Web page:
On Monday, I traveled to Lake George to attend a press conference that the state Department of Environmental Conservation was hosting atop Prospect Mountain. At the gathering, DEC Commissioner Pete Grannis was joined by a group of regional environmental leaders in a celebration of the 40th anniversary of Earth Day.
“Forty years ago, the Adirondacks were environmentally threatened because of acid rain, poorly located and outdated landfills, substandard wastewater treatment facilities and potential fragmentation of large timber tracts,” Grannis explained to the assembly. “Since then, we’ve made some impressive gains. It’s too soon to hoist the mission accomplished banner, but this anniversary gives New Yorkers a chance to take stock of how far we’ve come.”
For most of the week, the commissioner has been barnstorming the state in an electric vehicle, touting the accomplishments of the agency and telling a story of how, while working as a young tax lawyer in 1970, he helped to organize the inaugural Earth Day celebration in New York City.
“The firm allowed me to do my tax work in the evenings so that I could work on the (Earth Day) event during the day,” he explained.
His efforts on the inaugural Earth Day event attracted the attention of Harry Diamond, who headed up the department at the time. Grannis was offered a position as a compliance counsel with the newly minted DEC, which prior to 1970 was known as the Conservation Department.
After the event, I joined him for a short hike to the actual summit. It was refreshing to see the commissioner outdoors, wearing hiking boots and without a suit and tie. Mr. Grannis appeared at ease as we walked away from the assembled crowd. As we talked, it became obvious that he is truly proud of the accomplishments his agency has achieved.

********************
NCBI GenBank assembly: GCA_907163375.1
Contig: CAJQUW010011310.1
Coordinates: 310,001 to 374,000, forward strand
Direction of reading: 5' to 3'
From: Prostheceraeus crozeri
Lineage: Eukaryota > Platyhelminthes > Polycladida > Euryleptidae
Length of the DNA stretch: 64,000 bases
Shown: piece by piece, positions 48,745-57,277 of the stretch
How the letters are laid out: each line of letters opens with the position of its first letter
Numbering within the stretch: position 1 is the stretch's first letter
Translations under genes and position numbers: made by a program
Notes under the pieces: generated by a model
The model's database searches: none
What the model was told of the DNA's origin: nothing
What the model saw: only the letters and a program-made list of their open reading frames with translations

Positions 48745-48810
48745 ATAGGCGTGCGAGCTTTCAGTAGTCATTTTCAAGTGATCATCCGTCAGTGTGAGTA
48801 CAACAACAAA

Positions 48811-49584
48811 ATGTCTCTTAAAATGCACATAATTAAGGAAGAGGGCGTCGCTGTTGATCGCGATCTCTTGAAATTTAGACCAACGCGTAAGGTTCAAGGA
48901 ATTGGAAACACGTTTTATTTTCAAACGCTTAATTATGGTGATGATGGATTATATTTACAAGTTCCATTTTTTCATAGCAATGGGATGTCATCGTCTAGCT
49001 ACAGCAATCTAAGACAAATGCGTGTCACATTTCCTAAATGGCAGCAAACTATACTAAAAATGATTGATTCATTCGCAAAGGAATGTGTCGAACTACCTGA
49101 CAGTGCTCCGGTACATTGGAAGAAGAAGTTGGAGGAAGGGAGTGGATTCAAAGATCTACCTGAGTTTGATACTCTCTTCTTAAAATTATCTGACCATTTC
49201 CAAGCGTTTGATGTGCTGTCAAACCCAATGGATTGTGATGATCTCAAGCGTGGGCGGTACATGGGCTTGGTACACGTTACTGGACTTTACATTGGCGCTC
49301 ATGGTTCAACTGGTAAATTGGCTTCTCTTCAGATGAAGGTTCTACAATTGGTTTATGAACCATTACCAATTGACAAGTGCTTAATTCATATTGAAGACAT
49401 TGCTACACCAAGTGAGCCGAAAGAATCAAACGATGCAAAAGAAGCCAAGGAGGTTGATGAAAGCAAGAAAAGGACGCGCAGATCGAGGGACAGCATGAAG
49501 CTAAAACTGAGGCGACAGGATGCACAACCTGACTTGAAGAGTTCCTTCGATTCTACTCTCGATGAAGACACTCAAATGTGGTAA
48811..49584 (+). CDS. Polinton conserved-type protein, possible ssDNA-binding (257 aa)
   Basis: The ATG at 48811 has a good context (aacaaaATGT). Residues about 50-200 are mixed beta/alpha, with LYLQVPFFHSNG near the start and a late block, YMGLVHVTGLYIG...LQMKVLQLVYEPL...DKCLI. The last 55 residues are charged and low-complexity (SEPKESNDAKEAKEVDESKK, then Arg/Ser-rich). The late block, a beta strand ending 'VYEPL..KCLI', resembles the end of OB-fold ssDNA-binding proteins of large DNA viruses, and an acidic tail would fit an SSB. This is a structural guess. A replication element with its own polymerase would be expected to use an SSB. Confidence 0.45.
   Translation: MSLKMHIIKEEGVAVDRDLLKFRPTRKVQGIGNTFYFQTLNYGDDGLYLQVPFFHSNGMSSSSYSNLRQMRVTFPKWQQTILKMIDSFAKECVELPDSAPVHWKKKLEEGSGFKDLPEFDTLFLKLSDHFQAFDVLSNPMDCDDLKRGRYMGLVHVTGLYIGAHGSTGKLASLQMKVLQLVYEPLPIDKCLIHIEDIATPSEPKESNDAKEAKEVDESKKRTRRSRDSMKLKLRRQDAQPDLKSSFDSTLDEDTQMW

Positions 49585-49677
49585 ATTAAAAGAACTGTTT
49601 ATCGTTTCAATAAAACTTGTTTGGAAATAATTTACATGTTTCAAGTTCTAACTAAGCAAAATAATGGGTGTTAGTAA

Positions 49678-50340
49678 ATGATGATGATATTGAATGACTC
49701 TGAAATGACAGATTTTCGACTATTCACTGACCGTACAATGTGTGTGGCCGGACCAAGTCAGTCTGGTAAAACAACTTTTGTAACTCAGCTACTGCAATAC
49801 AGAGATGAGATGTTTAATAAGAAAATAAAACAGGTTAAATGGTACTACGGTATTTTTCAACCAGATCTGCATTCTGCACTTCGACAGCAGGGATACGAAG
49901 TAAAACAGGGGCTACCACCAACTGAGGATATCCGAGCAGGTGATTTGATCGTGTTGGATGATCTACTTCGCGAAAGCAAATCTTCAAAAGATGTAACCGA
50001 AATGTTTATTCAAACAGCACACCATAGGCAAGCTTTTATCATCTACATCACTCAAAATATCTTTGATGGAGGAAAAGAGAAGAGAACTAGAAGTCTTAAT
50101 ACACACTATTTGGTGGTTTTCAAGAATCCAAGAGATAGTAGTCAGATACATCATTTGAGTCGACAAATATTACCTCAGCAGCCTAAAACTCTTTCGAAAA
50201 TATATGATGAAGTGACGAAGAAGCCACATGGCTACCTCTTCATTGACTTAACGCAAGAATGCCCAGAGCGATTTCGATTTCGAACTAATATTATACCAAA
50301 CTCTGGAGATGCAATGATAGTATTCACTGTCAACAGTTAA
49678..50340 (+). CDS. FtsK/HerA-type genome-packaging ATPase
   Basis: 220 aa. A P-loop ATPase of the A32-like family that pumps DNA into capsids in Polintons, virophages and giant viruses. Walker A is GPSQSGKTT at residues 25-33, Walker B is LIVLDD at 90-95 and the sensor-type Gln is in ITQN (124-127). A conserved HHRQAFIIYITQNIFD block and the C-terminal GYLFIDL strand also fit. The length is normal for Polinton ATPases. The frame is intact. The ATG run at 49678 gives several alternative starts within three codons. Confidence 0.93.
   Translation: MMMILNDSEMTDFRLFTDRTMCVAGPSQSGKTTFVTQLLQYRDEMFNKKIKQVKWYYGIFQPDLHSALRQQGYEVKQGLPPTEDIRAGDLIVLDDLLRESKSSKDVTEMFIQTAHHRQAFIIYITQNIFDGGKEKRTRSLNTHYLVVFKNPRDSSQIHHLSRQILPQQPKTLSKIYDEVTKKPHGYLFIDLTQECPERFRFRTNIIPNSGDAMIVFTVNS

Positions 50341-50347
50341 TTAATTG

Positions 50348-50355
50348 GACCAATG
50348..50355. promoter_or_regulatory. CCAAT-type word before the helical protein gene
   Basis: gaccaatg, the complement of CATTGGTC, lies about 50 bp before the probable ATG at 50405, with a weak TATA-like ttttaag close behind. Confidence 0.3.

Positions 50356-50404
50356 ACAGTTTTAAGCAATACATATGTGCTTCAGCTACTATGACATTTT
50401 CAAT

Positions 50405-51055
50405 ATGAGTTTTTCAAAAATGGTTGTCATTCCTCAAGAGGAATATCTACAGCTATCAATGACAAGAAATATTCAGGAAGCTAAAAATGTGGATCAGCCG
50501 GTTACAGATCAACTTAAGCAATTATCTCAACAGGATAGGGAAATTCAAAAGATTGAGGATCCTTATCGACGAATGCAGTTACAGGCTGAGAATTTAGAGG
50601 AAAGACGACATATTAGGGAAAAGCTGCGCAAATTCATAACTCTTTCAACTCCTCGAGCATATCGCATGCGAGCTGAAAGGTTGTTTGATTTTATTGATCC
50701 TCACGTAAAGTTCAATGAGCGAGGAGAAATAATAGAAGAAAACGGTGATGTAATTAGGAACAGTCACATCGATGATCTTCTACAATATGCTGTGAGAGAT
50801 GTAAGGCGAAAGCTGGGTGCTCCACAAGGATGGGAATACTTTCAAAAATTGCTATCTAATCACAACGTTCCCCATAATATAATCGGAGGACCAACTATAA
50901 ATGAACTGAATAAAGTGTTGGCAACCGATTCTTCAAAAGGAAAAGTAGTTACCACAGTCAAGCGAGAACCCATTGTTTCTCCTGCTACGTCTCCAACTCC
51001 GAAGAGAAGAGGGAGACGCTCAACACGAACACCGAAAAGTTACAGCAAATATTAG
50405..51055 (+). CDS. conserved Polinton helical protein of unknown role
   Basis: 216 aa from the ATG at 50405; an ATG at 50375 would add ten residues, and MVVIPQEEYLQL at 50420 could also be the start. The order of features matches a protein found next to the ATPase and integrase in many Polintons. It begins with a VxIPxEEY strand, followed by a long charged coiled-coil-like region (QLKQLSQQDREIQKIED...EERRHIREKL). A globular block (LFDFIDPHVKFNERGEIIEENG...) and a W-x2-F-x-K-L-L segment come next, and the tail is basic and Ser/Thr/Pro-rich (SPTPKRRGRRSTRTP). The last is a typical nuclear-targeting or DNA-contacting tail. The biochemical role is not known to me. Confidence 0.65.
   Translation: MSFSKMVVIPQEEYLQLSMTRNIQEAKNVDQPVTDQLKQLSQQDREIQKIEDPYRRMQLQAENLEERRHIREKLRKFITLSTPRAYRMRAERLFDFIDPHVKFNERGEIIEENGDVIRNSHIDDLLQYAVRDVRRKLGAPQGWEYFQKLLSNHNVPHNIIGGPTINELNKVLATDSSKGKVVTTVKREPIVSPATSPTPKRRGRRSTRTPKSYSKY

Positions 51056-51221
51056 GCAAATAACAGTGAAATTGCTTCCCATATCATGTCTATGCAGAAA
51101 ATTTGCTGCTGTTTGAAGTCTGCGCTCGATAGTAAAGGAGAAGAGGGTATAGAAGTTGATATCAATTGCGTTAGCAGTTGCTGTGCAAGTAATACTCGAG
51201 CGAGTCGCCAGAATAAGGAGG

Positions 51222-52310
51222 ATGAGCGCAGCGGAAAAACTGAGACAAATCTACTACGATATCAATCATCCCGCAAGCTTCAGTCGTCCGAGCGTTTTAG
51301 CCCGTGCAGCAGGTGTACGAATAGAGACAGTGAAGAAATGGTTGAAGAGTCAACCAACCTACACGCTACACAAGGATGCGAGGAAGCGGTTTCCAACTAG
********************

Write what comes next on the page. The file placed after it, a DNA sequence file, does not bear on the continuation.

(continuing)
Earlier, with the brilliant sunshine on his face, a stiff breeze at his back and a swarm of blackflies in the air, the commissioner explained to the crowd, “New York’s air is cleaner, the water purer, the fish and wildlife more prolific and the land has recovered. We’ve come a long way in 40 years.”
He rattled off the statistics.
“In 1970, there was only a single occupied eagle nest in the entire state. Today there are 173 occupied nests. There were no moose. Now we have nearly 500. In 1970, we had about 25,000 wild turkeys. Today there are over 275,000 throughout the state. And in that time, we’ve added over 1.3 million acres of protected state lands.”
Later, when I asked about the budgetary cuts the agency faces, I saw the look of concern in his face.
“It’s bleak,” he admitted, “but we’ve still got a job to do.”
When first nominated to head up the agency by then Gov. Eliot Spitzer, many in the sporting community voiced their concerns. Grannis was viewed as a New York City lawyer and a career politician, factors that may play well in Albany circles but not so well farther north.
To date, the commissioner has defied the dire predictions of the many doomsayers, including my own. He has also proven that a career politician can be more effective at the helm of the department than a former wildlife manager.
Obviously, in times of budgetary crisis, we need a commissioner who’s more familiar with purse strings than with the ring necks. It’s now apparent, that the right guy got the job.
The Prospect Mountain State Parkway in Lake George is similar to the Whiteface Mountain Veterans Memorial Highway. Both are toll roads that offer a winding drive to a mountain summit that provides an incomparable view of the nearby lakes, mountains and communities. Despite Prospect’s relatively small stature (by 46er standards), the diminutive peak still looms large over the sprawling village at its base.